A little over a week ago, HP Research Scientist Vinay Delalikar claimed he could settle the central problem of theoretical computer science. That’s not the momentous part. The momentous part is what happened next.
Deolalikar claimed to prove that P does not equal NP. This means, very roughly, that in mathematics, easy solutions can be difficult to find. “Difficult to find” means, roughly, that there’s no method substantially faster than brute force trial-and-error.
Plenty of problems — like “What are the factors of 17158904089?” — have easy solutions that seem difficult to find, but maybe that’s an illusion. Maybe there’s are easy solution methods we just haven’t thought of yet. If Deolalikar is right and P does not equal NP, then the illusion is reality: Some of those problems really are difficult. Math is hard, Barbie.
So. Deolalikar presented (where “presented” means “posted on the web and pointed several experts to it via email”) a 102 page paper that purports to solve the central problem of theoretical computer science. Then came the firestorm. It all played out on the blogs.
Dozens of experts leapt into action, checking details, filling in logical gaps, teasing out the deep structure of the argument, devising examples to illuminate the ideas, and identifying fundamental obstructions to the proof strategy. New insights and arguments were absorbed, picked apart, reconstructed and re-absorbed, often within minutes after they first appeared. The great minds at work included some of the giants of complexity theory, but also some semi-outsiders like Terence Tao and Tim Gowers, who are not complexity theorists but who are both wicked smart (with Fields Medals to prove it).
The epicenter of activity was Dick Lipton’s blog where, at last count, there had been been 6 posts with a total of roughly 1000 commments. How to keep track of all the interlocking comment threads? Check the continuously updated wiki, which summarizes all the main ideas and provides dozens of relevant links!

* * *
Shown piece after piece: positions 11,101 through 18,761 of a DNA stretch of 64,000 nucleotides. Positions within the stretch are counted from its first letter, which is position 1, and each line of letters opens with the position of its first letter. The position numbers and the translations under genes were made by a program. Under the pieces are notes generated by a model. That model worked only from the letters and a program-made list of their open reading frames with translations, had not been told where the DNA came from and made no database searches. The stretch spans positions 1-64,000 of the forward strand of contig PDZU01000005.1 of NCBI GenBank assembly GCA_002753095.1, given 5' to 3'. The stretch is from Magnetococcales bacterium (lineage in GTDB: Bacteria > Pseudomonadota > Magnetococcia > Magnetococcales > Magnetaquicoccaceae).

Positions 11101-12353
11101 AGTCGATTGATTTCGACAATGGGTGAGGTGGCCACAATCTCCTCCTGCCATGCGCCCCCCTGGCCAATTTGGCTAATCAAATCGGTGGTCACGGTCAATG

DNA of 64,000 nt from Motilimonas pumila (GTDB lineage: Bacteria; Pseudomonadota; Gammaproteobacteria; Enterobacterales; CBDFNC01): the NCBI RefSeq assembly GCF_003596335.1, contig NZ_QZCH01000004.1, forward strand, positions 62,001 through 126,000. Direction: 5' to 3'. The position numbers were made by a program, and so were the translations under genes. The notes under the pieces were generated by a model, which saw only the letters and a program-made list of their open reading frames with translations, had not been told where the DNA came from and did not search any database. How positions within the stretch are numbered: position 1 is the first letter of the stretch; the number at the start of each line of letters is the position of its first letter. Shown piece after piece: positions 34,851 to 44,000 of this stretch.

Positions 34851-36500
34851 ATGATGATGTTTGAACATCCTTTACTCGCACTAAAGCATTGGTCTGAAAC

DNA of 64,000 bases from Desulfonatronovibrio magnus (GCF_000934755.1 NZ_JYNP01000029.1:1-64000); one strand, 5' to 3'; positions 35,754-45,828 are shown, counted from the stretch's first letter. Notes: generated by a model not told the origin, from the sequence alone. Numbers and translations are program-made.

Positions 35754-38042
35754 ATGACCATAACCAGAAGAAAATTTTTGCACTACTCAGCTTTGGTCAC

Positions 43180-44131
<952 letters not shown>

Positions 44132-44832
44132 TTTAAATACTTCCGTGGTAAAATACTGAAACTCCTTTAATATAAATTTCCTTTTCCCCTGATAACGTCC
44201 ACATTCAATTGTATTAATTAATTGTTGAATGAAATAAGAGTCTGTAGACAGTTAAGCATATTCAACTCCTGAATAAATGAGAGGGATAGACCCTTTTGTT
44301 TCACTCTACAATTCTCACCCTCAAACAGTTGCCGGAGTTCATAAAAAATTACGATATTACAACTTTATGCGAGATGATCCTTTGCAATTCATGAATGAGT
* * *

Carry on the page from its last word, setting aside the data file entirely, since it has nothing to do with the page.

I am not remotely an expert in complexity theory, but for the past week I have been largely glued to my screen reading these comments, understanding some of them, and learning a lot of mathematics as I struggle to understand the others. It’s been exhilarating.
Why is this momentous? In some ways, there’s nothing new about any of this. It’s not terribly uncommon for a serious looking paper to address a major outstanding problem, and it’s de rigeur for experts to comb through those papers, searching simultaneously for new paradigms, irreparable flaws, and salvageable insights. We call it peer review.
But what’s new is that this played out in public, and that it took a week instead of the usual months or years, and that the dozens of conversations taking place all over the world were melded into one giant conversation where every idea was available for everyone to hear—and for everyone to shoot down. Many very smart people said very smart things that turned out to be wrong, and in the world before the Internet, they might have gone on believing those things for weeks or months. The Net made it very difficult to believe wrong things for more than an hour.
It is a cliche to say that the Internet has changed everything, and in particular that it’s changed the way we do science. But what I saw this week seemed to me to be a whole new grand leap forward. The icing on the cake is the growing public record of everything that’s been said. Most of that record is a monument to the passion and dedication of a community obsessed with finding truth. In those thousand or so comments, I see almost nothing that smacks of self-aggrandizement, almost no instances where the proponent of an idea fails to back off instantly in the face of a better idea. Sometimes we in the academic community lose sight of how extraordinary are the high standards we routinely demand of ourselves and each other. Sometimes those outside of academics have no concept of how high those standards are. It’s inspiring to be reminded.
This week, there’s been no better inspiration—and no better education, and no better entertainment—than to read Dick Lipton’s blog.